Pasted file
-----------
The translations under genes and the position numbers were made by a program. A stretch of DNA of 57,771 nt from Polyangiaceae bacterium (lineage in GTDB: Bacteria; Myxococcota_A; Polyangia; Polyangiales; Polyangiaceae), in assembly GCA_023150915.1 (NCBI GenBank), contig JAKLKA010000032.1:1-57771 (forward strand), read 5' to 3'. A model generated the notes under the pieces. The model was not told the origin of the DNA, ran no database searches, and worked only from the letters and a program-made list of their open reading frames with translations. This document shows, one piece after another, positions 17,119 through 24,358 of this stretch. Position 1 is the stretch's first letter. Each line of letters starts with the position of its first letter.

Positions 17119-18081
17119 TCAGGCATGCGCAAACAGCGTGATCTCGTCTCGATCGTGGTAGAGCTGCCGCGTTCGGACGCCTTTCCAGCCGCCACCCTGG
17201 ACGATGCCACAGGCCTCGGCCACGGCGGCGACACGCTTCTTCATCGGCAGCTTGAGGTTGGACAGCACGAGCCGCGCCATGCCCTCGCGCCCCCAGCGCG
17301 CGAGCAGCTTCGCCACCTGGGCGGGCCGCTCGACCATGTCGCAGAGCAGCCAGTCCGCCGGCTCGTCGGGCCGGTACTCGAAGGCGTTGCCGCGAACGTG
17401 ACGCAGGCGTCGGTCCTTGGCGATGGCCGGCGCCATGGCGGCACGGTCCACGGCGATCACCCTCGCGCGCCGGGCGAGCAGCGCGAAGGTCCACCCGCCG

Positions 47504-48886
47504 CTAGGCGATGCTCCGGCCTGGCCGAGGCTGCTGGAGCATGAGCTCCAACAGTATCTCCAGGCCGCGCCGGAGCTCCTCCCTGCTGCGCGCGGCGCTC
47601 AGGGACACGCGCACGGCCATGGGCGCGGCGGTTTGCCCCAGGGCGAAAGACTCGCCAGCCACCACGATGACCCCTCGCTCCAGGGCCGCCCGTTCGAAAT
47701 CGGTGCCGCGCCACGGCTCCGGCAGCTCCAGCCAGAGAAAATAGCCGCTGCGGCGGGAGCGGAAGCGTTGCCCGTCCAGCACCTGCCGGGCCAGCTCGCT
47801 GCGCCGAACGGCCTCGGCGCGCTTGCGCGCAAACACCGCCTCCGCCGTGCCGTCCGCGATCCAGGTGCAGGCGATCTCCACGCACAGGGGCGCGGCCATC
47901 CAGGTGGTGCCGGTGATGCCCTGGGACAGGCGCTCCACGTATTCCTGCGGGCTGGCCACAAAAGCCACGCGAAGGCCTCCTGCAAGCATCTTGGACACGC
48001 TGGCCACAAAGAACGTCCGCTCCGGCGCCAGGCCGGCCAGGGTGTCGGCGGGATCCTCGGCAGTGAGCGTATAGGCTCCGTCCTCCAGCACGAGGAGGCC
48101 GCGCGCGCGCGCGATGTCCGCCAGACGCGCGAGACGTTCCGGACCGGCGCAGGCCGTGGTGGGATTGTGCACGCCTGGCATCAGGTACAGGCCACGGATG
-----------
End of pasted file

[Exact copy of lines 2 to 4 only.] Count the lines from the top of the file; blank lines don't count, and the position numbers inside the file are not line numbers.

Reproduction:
Positions 17119-18081
17119 TCAGGCATGCGCAAACAGCGTGATCTCGTCTCGATCGTGGTAGAGCTGCCGCGTTCGGACGCCTTTCCAGCCGCCACCCTGG
17201 ACGATGCCACAGGCCTCGGCCACGGCGGCGACACGCTTCTTCATCGGCAGCTTGAGGTTGGACAGCACGAGCCGCGCCATGCCCTCGCGCCCCCAGCGCG